The Student News Site of Chatham University


The Student News Site of Chatham University


The Student News Site of Chatham University


Chatham kicks off LGBTQIA Awareness Month with pride flag installment

In San Francisco during 1978, Gilbert Baker hand-dyed and sewed the colorful flag that is now a symbol of pride for the Lesbian, Gay, Bisexual, Transgender, Queer and Questioning, Intersex, and Asexual/Ally community, also known as LGBTQIA.

Now, over 35 years later, Chatham students, faculty, and staff are able to walk through the Main Quad to see 12 rows of colorful paper bags—two rows per pride color—representing the flag that celebrates the LGBTQIA community.

Laced with Christmas lights, the bags—vibrant with color by day—turn into a glowing symbol of pride by night to celebrate LGBTQIA Awareness Month.

“It’s a colorful representation of the fight for equality. It took a lot of work to put up, maybe five or six hours in the rain,” sophomore Alice Shy said about the installment. “There were RAs, Residence Life staff, and Student Affairs staff participating. I had to go.”

“I helped put it together. Lots of work went into it. The flag glows and each color stands for something different,” senior Cat Giles said.

The original flag had eight stripes of color but was reduced to the six colors that have been common since 1979. Though it is believed that the flag is just the rainbow, the colors actually have meaning. In horizontal descending order are red meaning life, orange meaning healing, yellow meaning sunlight, green meaning nature, blue meaning serenity, and violet meaning spirit.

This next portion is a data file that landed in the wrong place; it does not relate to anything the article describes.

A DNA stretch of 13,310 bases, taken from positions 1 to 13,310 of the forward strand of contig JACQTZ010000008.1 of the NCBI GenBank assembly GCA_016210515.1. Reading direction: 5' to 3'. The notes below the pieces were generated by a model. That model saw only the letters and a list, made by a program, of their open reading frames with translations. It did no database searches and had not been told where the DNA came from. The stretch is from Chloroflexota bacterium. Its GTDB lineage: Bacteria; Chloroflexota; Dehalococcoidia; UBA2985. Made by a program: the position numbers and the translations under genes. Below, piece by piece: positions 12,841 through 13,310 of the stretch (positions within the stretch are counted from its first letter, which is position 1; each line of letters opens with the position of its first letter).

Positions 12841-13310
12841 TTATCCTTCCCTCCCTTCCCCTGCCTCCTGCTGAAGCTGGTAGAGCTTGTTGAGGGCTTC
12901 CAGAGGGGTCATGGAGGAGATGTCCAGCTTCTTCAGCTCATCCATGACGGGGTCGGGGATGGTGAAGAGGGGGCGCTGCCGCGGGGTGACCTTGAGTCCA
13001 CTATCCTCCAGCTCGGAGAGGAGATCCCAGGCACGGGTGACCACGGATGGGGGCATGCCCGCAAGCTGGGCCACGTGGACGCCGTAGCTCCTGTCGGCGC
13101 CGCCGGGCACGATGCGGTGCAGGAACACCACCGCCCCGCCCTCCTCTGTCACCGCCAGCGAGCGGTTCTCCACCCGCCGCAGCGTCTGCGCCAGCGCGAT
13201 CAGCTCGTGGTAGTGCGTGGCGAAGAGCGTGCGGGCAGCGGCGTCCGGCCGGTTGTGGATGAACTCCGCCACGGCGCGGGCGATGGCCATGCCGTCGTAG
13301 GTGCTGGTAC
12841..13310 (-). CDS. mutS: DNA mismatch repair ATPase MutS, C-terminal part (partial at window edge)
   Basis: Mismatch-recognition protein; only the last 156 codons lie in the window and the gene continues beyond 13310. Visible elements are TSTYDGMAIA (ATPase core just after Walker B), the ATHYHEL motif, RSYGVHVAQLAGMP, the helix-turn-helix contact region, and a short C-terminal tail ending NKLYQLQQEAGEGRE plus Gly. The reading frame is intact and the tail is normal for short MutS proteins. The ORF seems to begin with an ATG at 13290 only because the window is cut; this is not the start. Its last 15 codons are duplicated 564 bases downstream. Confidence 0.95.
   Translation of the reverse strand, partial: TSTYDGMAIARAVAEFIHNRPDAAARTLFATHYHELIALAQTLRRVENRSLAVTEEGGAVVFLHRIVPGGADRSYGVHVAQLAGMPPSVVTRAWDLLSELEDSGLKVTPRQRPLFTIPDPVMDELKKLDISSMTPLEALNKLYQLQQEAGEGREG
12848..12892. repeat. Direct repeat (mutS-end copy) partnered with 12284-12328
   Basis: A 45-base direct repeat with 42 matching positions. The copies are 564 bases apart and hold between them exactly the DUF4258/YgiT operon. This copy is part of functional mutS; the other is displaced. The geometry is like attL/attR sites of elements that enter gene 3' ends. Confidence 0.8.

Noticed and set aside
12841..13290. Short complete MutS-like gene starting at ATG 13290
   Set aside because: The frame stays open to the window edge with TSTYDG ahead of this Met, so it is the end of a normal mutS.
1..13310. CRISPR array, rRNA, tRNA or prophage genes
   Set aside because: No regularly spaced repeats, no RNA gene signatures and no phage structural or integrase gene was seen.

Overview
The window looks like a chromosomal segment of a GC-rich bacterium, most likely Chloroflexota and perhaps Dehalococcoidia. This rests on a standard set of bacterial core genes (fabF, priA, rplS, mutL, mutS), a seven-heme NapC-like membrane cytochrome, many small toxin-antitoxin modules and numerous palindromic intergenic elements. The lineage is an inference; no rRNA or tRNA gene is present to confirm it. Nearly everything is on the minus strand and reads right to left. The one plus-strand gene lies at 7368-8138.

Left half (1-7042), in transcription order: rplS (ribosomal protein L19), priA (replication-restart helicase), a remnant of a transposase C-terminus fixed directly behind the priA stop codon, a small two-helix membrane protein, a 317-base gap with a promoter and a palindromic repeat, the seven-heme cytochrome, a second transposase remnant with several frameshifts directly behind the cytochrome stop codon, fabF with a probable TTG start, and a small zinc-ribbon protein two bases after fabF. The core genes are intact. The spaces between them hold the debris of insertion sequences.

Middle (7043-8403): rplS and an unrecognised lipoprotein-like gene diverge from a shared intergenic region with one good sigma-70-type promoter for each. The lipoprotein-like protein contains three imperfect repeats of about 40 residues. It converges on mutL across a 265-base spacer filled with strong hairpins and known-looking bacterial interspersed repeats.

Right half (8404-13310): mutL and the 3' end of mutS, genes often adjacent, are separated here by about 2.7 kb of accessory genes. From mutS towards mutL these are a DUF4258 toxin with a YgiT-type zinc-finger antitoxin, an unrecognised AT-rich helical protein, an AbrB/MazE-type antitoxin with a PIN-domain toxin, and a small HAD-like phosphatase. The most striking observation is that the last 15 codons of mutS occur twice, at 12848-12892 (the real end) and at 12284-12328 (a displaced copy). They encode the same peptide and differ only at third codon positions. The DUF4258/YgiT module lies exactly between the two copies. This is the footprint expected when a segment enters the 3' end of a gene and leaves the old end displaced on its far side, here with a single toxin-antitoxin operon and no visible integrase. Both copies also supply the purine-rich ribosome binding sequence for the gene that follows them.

“It’s the coolest thing ever. I feel like every student should see it, especially at night,” said first-year Asia Williams.

When asked about the LGBTQIA community in general, sophomore Lauren Brown was excited to address how the topic related to her.

“I’m hyped about the LGBT and the black community. Coming from an African American standpoint, this whole movement was adopted from the Civil Rights Movement so we should support them. It’s a nice thing they are doing,” she said.

Brown also recommended the TED talk, “50 Shades of Gay,” with iO Tillett Wright to anyone who wants to get more insight on the movement.

The positive feedback wasn’t unanimous, however.

“I think it’s nice for representation but I don’t really have an opinion.” sophomore Tiffany Schmitt said.

“I don’t have any strong feelings but it’s pretty and it looks nice,” first-year Imani Constant said.

That didn’t stop the optimism, however. In a group of eleven first-years, there was nothing but positive feedback.

“I think it’s wonderful,” said Alex Waasdorp, the president of the Class of 2018.

“Yeah, it’s pretty awesome,” said first-year Maura Cray-ton said. “This month is important to me because I am one.”

Another first-year, Kara Doss, also closely identified with the issue.

“This month recognizes all people who have been harassed and killed for centuries so we can all be accepted. Who even started saying that being gay was wrong? Even Abraham Lincoln had a male lover,” said Doss.

“Awareness is acceptance,” first-year Pearl McCann said.

Chatham University proves to be an environment that supports people from all walks of life, as Residence Assistant Emma Marik was proud to point out.

“I think its awesome, and it adds to Chatham’s diversity and the spirit of loving everyone,” she said.

Chatham’s kick off of the LGBTQIA Awareness Month was a success with only one grievance from Cat Giles, one unrelated to the cause itself.

“I don’t like that it uses energy. There are Christmas lights used for the glow. As a school for sustainability, I think we could have found another way,” said Giles. “But I like the cause. I think this month is a great opportunity to learn more about the LGBTQIA communities’ struggles and achievements. It’s a good thing.”

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